But yet it is an easy fix.
We all just have to decide what is worth eating, and more important what goes in our mouths. Becoming educated on the basics of the choices available is key. There are a lot of “diets” out there so it can seem overwhelming. We like to keep it simple and have the focus on a wholefood concept and the 80% rule. So we want 80% of our food to be real food with no processing, and then we can try anything as long as we respect a sense of moderation. This is a way to combat the three main problems below.
– Overeating – a first world problem. It’s no secret that Americans have gotten much, much bigger over the past few decades. The signs are all around us, from XXXL clothing sizes to supersize movie seats and even larger coffins. According to an analysis from the Centers for Disease Control and Prevention, the average American man now stands at 5-feet-9 1/4 inches tall and weighs 196 pounds — up 15 pounds from 20 years ago. For women, the change has been even more striking: The average female today stands 5-feet-3 3/4 inches and weighs 169 pounds. In 1994, her scale read 152 pounds.
– Inflammatory foods. Processed food, sugar, gluten, dairy, corn, soy and oranges are the most common causes of inflammation in your gut. Inflammation is just your body’s natural way of protecting itself when you’re injured or sick. It defends against further injury and stimulates healing. It’s important that this inflammation is short lived and plenty of circulation moves through the area. When that stagnates or more inflammatory triggers are eaten it leads to Chronic inflammation. Prolonged and sustained inflammation in your body is linked to an increased risk of diseases like diabetes, heart disease, and obesity.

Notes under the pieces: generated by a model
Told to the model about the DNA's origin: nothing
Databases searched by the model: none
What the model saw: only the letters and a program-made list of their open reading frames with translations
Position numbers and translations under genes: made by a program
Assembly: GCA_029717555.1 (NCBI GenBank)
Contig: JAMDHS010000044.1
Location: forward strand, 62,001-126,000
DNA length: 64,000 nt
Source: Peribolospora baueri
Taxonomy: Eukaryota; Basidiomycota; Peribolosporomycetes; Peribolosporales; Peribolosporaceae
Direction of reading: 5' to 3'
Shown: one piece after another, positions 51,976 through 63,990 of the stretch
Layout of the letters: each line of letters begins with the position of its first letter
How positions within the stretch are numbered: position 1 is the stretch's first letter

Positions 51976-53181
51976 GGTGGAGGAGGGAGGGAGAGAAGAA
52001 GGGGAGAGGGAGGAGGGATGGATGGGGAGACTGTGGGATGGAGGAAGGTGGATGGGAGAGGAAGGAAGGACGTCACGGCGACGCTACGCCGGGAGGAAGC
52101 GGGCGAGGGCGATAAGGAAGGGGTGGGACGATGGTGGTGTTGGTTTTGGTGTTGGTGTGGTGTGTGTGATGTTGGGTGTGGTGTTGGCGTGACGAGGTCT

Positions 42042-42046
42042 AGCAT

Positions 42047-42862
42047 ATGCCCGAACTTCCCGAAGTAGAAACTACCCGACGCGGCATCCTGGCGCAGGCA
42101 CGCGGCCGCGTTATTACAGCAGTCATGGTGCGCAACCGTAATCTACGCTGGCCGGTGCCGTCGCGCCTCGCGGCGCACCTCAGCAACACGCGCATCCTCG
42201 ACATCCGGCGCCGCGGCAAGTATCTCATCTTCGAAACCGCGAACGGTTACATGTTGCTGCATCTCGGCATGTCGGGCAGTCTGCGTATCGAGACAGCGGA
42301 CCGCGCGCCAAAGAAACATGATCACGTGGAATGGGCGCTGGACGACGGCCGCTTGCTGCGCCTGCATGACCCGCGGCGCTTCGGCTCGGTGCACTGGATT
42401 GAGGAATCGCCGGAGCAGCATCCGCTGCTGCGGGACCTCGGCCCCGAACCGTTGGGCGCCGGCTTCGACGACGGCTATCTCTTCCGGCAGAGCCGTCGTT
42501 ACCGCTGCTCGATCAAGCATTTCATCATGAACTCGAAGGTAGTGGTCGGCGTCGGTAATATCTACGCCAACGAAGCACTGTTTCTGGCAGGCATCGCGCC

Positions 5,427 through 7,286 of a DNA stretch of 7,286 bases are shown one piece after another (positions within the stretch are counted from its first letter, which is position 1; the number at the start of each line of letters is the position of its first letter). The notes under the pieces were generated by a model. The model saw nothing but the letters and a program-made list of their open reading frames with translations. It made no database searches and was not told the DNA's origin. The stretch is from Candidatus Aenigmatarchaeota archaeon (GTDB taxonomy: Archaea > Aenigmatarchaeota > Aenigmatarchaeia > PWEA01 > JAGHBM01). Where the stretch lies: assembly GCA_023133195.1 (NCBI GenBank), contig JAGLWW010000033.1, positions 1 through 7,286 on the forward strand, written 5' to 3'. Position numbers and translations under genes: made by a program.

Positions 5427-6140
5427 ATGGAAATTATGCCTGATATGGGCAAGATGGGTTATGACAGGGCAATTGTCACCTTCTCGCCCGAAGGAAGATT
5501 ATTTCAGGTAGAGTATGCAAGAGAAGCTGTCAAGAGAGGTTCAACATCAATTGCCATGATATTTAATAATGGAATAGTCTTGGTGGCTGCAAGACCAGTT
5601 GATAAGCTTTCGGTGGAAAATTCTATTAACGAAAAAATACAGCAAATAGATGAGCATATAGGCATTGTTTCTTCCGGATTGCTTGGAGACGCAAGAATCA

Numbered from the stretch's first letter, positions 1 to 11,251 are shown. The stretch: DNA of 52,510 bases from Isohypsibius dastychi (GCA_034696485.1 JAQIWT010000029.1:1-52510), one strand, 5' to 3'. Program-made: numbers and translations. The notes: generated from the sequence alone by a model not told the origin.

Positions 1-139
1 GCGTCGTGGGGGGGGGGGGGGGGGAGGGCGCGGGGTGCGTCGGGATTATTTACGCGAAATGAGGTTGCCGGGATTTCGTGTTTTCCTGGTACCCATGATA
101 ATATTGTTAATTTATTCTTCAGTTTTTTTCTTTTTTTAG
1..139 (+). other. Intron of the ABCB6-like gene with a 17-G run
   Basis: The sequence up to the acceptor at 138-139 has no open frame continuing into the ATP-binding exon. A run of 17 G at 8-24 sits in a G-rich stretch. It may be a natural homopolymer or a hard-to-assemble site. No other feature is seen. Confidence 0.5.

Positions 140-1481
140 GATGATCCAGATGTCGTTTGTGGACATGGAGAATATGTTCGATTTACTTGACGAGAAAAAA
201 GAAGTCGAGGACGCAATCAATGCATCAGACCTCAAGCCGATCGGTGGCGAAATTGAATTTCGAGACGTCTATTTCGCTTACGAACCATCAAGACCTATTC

– Eating things that are not “food”. Have you ever found it weird that some “foods” in your pantry are years old? Not only have they been around for some time, but you could eat them right now, and they’d taste the same way they did a year earlier. Foods that sit in cans are devoid of vital energy. Foods that are filled with vital energy in the form of vitamins, minerals, cofactors and enzymes, are “alive” foods. The more alive and vital a particular food is, the quicker it will rot and spoil.
This problem is true for plants but also meat. People used to get their food from local producers or their own gardens. With population increases and densely populated cities food production evolved over the last 50 years, all coming from a simple idea : how can we produce more. The answers came mostly from the chemistry lab and not nature: fertilizers, pesticides, antibiotics, GMO’s, colorants, fake sugars, trans-fats and more. All of this has taken us farther away from what our bodies need to be healthy which is real whole food.
Something as simple as bread, which was the number 1 source of food in the 1800’s in Europe, is now poorly digested because of the genetic modification of seeds to heavy use of pesticides, glyphosate primarily, in the production and harvesting of the grain. Gluten sensitivity has grown so much in the US that you can find gluten-free options everywhere.